Buying an Investment Property in NZ
Ins and outs of Buying an Investment Property in New Zealand
It does not matter if you are investing in property for the first time or are looking to do it for the third or fourth time. When investing in property you have to do your research correctly, read on to learn all you need to know about buying investment property in New Zealand.
What is a Property Investor?
A property investor is anyone that has bought a house with the sole intention of then renting that property to gain an income. Second homes such as a holiday home can be treated the same as owner occupied, unless they are rented out for longer than six weeks every year are also classed as being investment properties.
Are you interested, but not sure where or how to begin?
Maybe you need to crunch some numbers, understand what your equity is or what your potential returns might be. You will also have to take into consideration additional expenses you might not have thought about. To get started you should talk to an investment property lending specialist. You can call Stephen on 09 377 4433.
Investment in a Residential Property could be the right choice for you if:
You are excited about the idea of investing your money into bricks and mortar. You would like to leave a sizeable nest egg for your family, or to help your family get the first step onto the property ladder. You are thinking about your own retirement. The property you currently own has a good rate of equity.
The Pros and Cons of Investing in Residential Property
These will be different for everyone. Here are some of the main advantages and risks that you could potentially find while you are investing in residential property.
The Pros or Advantages
You get a regular rental income. Some of your expenses may be deductable against the total of your taxable income. This can include the interest paid on your loan. You will make gains as your property increases in value. You can use your available equity in your existing property to buy your investment property. The ‘bricks and mortar’ are something tangible, so no matter what it costs you will always have something to show for your money.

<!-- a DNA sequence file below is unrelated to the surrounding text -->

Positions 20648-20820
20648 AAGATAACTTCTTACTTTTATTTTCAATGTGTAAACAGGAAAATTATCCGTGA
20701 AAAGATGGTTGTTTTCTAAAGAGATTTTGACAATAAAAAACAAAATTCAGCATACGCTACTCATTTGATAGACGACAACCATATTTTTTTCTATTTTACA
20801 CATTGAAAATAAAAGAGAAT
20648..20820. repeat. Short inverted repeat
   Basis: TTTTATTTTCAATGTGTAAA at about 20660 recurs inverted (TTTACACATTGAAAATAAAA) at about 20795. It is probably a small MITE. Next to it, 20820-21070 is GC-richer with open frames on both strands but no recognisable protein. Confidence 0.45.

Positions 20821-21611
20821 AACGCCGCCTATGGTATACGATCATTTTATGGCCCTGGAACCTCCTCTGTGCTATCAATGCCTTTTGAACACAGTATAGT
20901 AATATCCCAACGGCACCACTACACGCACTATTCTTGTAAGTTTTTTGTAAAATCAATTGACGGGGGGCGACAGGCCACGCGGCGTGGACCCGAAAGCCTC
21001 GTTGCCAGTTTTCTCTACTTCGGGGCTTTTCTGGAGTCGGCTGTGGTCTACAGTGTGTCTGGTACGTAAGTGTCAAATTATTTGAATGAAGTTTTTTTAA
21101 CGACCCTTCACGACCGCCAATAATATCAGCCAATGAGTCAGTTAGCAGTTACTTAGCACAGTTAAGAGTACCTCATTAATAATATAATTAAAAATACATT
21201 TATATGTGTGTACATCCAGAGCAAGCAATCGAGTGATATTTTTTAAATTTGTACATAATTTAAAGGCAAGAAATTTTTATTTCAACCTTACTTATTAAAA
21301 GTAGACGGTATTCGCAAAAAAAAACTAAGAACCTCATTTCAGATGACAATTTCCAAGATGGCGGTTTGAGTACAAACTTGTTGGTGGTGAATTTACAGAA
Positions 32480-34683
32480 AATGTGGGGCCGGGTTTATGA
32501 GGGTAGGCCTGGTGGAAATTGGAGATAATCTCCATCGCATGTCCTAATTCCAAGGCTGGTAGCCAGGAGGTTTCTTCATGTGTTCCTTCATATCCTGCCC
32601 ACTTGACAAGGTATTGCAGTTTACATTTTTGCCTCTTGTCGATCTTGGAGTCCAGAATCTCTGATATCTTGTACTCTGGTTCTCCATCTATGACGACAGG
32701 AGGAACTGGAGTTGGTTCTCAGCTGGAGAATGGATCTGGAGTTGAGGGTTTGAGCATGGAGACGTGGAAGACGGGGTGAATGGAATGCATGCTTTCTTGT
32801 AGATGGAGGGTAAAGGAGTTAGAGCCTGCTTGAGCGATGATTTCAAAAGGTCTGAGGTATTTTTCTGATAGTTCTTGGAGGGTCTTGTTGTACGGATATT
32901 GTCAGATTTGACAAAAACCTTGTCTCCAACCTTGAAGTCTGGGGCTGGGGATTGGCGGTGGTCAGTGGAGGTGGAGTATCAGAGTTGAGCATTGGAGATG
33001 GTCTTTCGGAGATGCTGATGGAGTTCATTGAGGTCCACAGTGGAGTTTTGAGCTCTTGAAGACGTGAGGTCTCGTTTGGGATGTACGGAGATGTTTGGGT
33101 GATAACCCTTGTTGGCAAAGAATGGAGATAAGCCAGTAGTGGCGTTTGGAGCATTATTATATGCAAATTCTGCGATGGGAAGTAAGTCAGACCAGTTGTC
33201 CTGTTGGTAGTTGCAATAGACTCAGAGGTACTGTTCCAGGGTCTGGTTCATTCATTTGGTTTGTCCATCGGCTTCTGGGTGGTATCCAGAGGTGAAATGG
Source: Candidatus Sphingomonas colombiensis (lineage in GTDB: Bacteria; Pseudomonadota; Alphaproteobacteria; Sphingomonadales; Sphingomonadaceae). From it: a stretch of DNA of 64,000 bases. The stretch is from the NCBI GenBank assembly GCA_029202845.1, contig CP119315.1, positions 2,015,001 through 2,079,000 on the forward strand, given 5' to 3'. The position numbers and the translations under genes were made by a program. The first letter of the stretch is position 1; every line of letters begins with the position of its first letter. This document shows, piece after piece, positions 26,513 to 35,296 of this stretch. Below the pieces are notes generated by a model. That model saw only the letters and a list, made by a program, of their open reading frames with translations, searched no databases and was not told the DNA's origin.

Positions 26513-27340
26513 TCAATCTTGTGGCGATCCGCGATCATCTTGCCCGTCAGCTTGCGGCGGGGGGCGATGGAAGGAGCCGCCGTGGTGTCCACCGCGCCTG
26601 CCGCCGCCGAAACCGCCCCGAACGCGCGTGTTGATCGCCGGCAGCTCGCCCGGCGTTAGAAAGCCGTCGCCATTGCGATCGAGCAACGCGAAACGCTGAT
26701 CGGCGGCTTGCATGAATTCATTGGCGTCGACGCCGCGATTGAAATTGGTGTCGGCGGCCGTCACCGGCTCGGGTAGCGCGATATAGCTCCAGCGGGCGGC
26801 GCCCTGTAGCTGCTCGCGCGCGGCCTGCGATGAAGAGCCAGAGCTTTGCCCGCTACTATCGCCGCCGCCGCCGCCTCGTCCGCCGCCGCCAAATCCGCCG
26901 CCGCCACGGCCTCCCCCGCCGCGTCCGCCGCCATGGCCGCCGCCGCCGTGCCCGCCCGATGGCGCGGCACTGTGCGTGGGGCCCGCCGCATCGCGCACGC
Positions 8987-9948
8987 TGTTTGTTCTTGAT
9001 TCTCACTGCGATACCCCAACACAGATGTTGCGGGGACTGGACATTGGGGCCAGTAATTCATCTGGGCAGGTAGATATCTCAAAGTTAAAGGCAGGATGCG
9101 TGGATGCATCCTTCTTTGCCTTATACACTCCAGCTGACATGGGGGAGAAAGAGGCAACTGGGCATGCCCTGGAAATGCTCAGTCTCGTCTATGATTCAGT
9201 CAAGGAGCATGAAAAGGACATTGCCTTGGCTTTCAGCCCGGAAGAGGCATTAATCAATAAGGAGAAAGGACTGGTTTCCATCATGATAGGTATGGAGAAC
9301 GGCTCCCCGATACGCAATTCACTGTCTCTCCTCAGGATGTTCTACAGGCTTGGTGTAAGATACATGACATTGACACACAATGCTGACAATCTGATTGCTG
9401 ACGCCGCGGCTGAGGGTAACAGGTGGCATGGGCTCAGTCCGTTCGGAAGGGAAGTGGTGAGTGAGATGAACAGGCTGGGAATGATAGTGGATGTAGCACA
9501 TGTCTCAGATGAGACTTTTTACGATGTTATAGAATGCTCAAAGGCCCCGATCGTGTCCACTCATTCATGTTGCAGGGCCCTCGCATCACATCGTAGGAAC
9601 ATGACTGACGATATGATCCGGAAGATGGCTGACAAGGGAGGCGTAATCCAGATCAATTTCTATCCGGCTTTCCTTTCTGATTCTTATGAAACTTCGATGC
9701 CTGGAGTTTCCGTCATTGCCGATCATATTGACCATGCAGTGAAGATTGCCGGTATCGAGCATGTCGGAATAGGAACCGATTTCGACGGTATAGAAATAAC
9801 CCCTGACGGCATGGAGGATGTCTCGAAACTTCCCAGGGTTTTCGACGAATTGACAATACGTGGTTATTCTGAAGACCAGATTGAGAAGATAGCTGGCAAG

The right structure can save you many thousands so it is best to discuss the plan with your adviser before approaching a bank who may tie up all your assets in the wrong way and stop you claiming tax deductions.
The Cons or Risks
You may find you have to pay unexpected expenses such as the costs of maintenance, rent to pay on an untenanted property or higher rates or insurance premiums.
We find property managers are well worth their fee and save you losing tenancy battles and lost rents. But you must choose them wisely. Read more on this at the end of this article.
An unexpected rise in interest rates could increase your costs and reduce the profit you are making from the property. You may find initially little or no profit, property investment should be for long term profit and not short term gain. The value of your investment property may not increase as you had hoped due to a drop in the market prices. If you sell your property it could take some time and the gains you make from the sale are subject to tax.
Setting out to Invest in Residential Property
Types of Ownership